Kihara: That’s a good point, but that’s one of the jobs of the director. We actually brought in a lot of women into this project. As the main characters are young girls, we thought it was important to have women on the team to help convey the protagonists’ experience. It’s probably not widely known this was something we did for the film, and there probably aren’t a lot of other movies like that. This is not to say we didn’t need men on the project, but we definitely had more than the average number of women on this project. Please take a look at the credits. From roles in production to drawing, you’ll see a lot of women being credited.
The real job that was given to us was to think back, ‘When you were a kid, how would you have felt if you were in this really fantastical place?’ I think women are really good at drawing these sorts of fantastical creatures. I think the reason why I’m standing here right now is because that was a good decision on my part.
APA: During your panel, you mentioned something interesting. You said that Catbus was modeled after you. How did that come to be?
Kihara: Let me explain. I was so busy when I was making Laputa: Castle in the Sky, I couldn’t even go home. I actually decided to move close to Studio Ghibli. Because when I would go home, it was too late, and all the public transportation would be closed. I basically worked until 3 or 4 a.m., went home, and then went back to work at about 10 a.m. I was so, so, so busy. I commuted to work by bicycle. If I were to point out anything that Miyazaki and I share in common, it would be that we’re both stubborn, and we hate to lose.
One day, I was returning to my apartment on my bike. And then, somebody pulled up right alongside me. I saw that it was a silver 2CV, a French car, and I immediately knew it was Miyazaki. We both came up to the traffic light and looked over at each other. When we locked eyes, we knew neither of us wanted to lose. Even though it was obviously a race between a bike and a car, neither of us wanted to give up. As soon as the light turned green, we set off. I was pedaling as hard as I could, and we were just laughing as we raced each other. It was so exhausting, but it was so fun that I couldn’t stop smiling. I had this unbelievably big smile on my face in spite of this vain effort. Of course, Miyazaki won. He rolled down his window, looked at me, and said, “Well, you tried your best.” Meanwhile, I was just panting and trying to catch my breath. This is something that happened during the production of Laputa: Castle in the Sky.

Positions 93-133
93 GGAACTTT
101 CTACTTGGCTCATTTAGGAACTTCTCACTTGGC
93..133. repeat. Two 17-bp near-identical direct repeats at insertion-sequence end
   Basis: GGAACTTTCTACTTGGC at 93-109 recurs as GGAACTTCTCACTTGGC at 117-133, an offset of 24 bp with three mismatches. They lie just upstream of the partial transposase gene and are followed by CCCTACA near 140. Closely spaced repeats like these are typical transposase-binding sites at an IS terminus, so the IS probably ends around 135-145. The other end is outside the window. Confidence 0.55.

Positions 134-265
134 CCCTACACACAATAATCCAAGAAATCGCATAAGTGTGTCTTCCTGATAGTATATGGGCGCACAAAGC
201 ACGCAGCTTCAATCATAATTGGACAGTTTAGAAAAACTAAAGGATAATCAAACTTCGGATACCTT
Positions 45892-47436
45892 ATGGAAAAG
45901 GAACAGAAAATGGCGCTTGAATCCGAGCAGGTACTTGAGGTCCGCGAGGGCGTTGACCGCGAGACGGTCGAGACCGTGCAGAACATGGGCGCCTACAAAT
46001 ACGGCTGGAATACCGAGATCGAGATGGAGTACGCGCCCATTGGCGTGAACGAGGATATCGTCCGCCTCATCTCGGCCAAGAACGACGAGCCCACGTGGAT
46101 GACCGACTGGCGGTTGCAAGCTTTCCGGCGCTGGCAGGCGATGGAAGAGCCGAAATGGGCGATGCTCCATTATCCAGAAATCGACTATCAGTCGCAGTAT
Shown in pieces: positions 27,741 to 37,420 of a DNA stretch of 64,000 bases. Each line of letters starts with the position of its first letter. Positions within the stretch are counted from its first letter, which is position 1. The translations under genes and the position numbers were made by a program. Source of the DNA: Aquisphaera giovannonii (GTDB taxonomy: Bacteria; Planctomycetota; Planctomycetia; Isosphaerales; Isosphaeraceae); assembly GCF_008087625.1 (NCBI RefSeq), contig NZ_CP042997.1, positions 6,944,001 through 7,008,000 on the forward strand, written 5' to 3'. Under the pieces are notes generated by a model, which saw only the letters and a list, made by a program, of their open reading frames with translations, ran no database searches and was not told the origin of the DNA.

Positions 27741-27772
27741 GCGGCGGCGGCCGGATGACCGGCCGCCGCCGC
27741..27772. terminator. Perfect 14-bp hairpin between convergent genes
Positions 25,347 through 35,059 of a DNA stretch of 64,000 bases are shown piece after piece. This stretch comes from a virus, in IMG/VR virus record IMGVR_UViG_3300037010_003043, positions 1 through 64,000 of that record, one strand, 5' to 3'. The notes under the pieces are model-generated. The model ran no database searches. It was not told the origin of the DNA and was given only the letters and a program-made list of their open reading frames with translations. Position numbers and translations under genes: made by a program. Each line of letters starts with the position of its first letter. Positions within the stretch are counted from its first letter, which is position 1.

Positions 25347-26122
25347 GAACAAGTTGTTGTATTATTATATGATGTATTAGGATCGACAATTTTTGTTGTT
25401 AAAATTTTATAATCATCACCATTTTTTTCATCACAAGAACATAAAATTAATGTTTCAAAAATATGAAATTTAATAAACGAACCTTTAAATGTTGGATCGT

The idea for Catbus was kicking around since 1975, so the idea for the character itself wasn’t new, but the idea for Catbus to be super happy with this big smiling face and was all out running came from this incident. This is reflected in the latter half of the film, when Catbus makes its appearance. For example, the scene in the movie when Catbus is smiling while running with all its might and taking the girls to see their mom, that was inspired by this incident. I’m really happy that you asked this question, which I don’t get often. I actually have some original cels that I can show you.
APA: Whenever I see Catbus running now, I’ll imagine you racing on your bike.
[Kihara brings out book of animation cels and shows different originals of Catbus smiling and running]
Kihara: Basically the identity of Catbus is an always smiling face. But he’s not just some little cat. He’s the same as Totoro. He looks so happy, smiling the entire time. Even to the very end of the film, look how happy he is. Sometimes I wonder, ‘Just what is so funny that you’re smiling like that?’ So I think that’s because of that incident reflected here. I’m really glad I have these cels that I can show you while telling you this story.
APA: I really appreciate you bringing and showing the original cels for our conversation. You’ve shown some of your collection during your panel as well. Why do you think it’s important to share hand drawn animation with people today?
Kihara: I think humans are uniquely capable of leaving their legacy with something as simple as words or drawings. Think back to ancient Egypt and the hieroglyphs, those are things people enjoy and continue to look at today. I think we are kind of veering in a dangerous direction, where we do things for the sake of ease or convenience.
I think we may be in a perilous situation. If we don’t hold onto the idea that we can create things by hand and leave things for the next generation, we may end up becoming subservient to computers. With computers, there are creators and operators. I won’t necessarily say that a world purely of operators is the worst, but I wouldn’t want us to lose the tradition of leaving things for the next generation. You can have data of a creation, but data is not the creation. Of course, I think it’s important to use computers, but it’s that we’re working with them. I just want to tell people not to give up on hand drawn animation.